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Posted in on 3 November, 2014 in News

When I decided to write a novel set in Greece and Turkey during the final years of the Ottoman Empire, I was faced with the problem of how to take my female protagonists out of the cloistered world of domesticity to justify their importance and influence in the wider community. Whether it is because I am a child of the sixties and of the feminist revolution, or by living amongst other cultures, I am not sure, but I have never doubted the influence of women in society, especially those living in a patriarchal society such as the Ottoman Empire is often thought to have been. History is filled with women who have risen to power against all odds.

Khourrem – the laughing one – later known as Roxelana, or Rossa in Istanbul because of her Russian background, was one such woman. Originally a Christian slave from the Ukraine, Roxelana found herself in Sultan Suleiman the Magnificent’s harem. By using not only her beauty, but also her infectious personality, she quickly rose to prominence and used her influence to banish her rival – Suleiman’s consort at the time, along with the heir to the throne – to a far province in the empire, plotted to have the Grand Vizier Ibrahim assassinated and convinced Suleiman to marry her, thus guaranteeing her male children next in line to the throne. At the height of her power Roxelana commissioned the Ayasofya Haseki Hamam – the public bathhouse designed and built by the great architect Minar Sinan which was built on the site of the Baths of Zeuxippus.

Roxelana was not the only woman to use her beauty and political wiles to further her own ambition. The Greek, Laskarina Bouboulina, is another but for a very different reason. Born in 1771 inside a prison in Constantinople, Bouboulina rose to become a Greek naval commander, heroine of the Greek War of Independence in 1821. She was also an admiral of the Imperial Russian Navy. For Greeks, her name is synonymous with patriotism, bravery and freedom. Such was her importance that banknotes bear her portrait and streets are named in her honour throughout Greece. Whilst we think of young girls playing with dolls, the strong and by all accounts, stubborn Bouboulina, showed a passion for the sea and ships. She married twice. Both husbands were killed during sea battles against marauding pirates. After inheriting her husbands’ fortunes and with seven children to care for, Bouboulina used her fortune and experience to build warships of her own, the most famous being the Agamemnon, the largest fighting ship of the Greek War of Independence. Tragically, for all her exploits she met an untimely death in 1825. In a family dispute concerning the elopement of her son with the daughter of the Koutsis family, she was fatally shot by an unknown assassin. Bouboulina was fearless and she was admired.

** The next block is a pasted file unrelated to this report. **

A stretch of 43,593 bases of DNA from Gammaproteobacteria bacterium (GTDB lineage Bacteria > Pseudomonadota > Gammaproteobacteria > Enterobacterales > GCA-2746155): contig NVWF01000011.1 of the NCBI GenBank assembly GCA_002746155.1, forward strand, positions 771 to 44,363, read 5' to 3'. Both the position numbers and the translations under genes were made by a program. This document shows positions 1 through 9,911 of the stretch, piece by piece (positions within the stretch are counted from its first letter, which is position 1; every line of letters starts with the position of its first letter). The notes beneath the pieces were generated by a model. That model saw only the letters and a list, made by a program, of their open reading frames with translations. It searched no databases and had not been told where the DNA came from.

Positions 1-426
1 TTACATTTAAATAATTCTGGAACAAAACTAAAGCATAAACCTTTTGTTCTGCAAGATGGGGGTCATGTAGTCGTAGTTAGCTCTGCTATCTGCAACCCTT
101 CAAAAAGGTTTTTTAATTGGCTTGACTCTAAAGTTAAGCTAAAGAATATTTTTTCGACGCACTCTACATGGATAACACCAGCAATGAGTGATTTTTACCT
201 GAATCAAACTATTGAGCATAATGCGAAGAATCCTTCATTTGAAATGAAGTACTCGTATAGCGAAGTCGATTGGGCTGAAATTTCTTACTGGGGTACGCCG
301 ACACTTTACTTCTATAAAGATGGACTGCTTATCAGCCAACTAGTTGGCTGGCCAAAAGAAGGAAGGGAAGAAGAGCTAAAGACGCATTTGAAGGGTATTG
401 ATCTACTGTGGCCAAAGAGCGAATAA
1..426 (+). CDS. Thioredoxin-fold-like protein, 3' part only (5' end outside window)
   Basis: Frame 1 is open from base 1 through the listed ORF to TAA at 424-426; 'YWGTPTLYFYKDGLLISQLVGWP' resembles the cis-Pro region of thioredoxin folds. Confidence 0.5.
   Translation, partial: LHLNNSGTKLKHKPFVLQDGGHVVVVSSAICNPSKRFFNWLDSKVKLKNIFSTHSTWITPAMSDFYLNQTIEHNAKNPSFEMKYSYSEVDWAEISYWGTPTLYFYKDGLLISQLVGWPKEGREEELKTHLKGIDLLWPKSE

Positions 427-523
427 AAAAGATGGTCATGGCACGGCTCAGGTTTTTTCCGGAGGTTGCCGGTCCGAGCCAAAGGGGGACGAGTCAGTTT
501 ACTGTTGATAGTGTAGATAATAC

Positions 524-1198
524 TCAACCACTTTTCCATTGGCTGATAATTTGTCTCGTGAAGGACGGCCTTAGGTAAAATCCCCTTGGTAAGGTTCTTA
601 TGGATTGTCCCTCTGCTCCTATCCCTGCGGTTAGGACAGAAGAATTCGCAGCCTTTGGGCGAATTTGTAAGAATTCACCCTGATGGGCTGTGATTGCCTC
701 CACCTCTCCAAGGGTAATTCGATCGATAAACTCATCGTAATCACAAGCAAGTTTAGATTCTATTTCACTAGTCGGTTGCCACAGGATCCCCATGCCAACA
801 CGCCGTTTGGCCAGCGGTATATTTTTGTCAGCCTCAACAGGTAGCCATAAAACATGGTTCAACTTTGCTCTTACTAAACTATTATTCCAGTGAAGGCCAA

Many Greek women showed that same bravery, standing shoulder to shoulder with their menfolk to fight and die against the Turks. Much later, during the Nazi occupation of Greece in 1941, women again chose to risk everything for that famous motto of the Greek War of Independence – Freedom or Death. Their bravery is revered and an inspiration to us all.

For most women, a career was unheard of. Enlightened families did encourage an education of sorts for their daughters although never to the same extent as for their sons. A girl’s education was usually confined to the arts. For some this was music and there are numerous accounts of talented girls in the Serail who distinguished themselves and took their place in the orchestra of the Imperial Harem. There was, however, one area where almost every woman strived to be the best – embroidery. The Ottoman Turks had such a passion for decoration that the greatest of craftsmen were held in the highest esteem – often venerated in the works of great poets. Textile art, in particular embroidery, was one of the finest of all Ottoman decorative arts and in a traditional society where art was elevated to a divine status, it was one of the few areas in which a woman was encouraged to excel.

With the arrival of artists attached to the retinues of Western ambassadors, from as early as 1559, illustrations of Turkish dress filtered back to European capitals and found favour with the wealthy, educated classes. Lady Montagu (1689-1762), wife of the English ambassador, and Miss Julia Pardoe and la Baronne De Fontmagne in the nineteenth century, were all invited into the harems and left detailed descriptions of the clothing. Much later, great couturiers such as Paul Poiret and Christian Dior were inspired by Ottoman costume and embroidery.

So it was not a difficult choice to place my protagonists into this world of exotic textiles. Anyone who excelled would have been greatly respected, their names on everyone’s lips and doors into another world opened up for them.

In my next blog, I will talk more about Ottoman and Greek embroidery.



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